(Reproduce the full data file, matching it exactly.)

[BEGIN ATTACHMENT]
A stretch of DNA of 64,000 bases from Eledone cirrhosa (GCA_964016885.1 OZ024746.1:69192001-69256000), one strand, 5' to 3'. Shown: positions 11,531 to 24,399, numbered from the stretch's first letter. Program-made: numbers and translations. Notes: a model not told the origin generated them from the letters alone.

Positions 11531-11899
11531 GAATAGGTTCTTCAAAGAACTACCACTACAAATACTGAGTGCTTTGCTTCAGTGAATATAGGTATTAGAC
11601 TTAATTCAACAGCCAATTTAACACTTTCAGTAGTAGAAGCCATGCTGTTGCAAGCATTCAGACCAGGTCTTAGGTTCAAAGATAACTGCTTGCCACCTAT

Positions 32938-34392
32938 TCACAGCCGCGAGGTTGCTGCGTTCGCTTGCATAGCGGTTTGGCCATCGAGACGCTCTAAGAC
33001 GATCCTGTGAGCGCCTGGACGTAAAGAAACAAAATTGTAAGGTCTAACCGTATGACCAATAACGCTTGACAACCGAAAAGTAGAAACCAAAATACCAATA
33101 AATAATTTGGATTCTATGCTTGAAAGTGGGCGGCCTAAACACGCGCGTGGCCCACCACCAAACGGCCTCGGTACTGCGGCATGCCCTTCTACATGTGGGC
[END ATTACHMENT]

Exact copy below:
A stretch of DNA of 64,000 bases from Eledone cirrhosa (GCA_964016885.1 OZ024746.1:69192001-69256000), one strand, 5' to 3'. Shown: positions 11,531 to 24,399, numbered from the stretch's first letter. Program-made: numbers and translations. Notes: a model not told the origin generated them from the letters alone.

Positions 11531-11899
11531 GAATAGGTTCTTCAAAGAACTACCACTACAAATACTGAGTGCTTTGCTTCAGTGAATATAGGTATTAGAC
11601 TTAATTCAACAGCCAATTTAACACTTTCAGTAGTAGAAGCCATGCTGTTGCAAGCATTCAGACCAGGTCTTAGGTTCAAAGATAACTGCTTGCCACCTAT

Positions 32938-34392
32938 TCACAGCCGCGAGGTTGCTGCGTTCGCTTGCATAGCGGTTTGGCCATCGAGACGCTCTAAGAC
33001 GATCCTGTGAGCGCCTGGACGTAAAGAAACAAAATTGTAAGGTCTAACCGTATGACCAATAACGCTTGACAACCGAAAAGTAGAAACCAAAATACCAATA
33101 AATAATTTGGATTCTATGCTTGAAAGTGGGCGGCCTAAACACGCGCGTGGCCCACCACCAAACGGCCTCGGTACTGCGGCATGCCCTTCTACATGTGGGC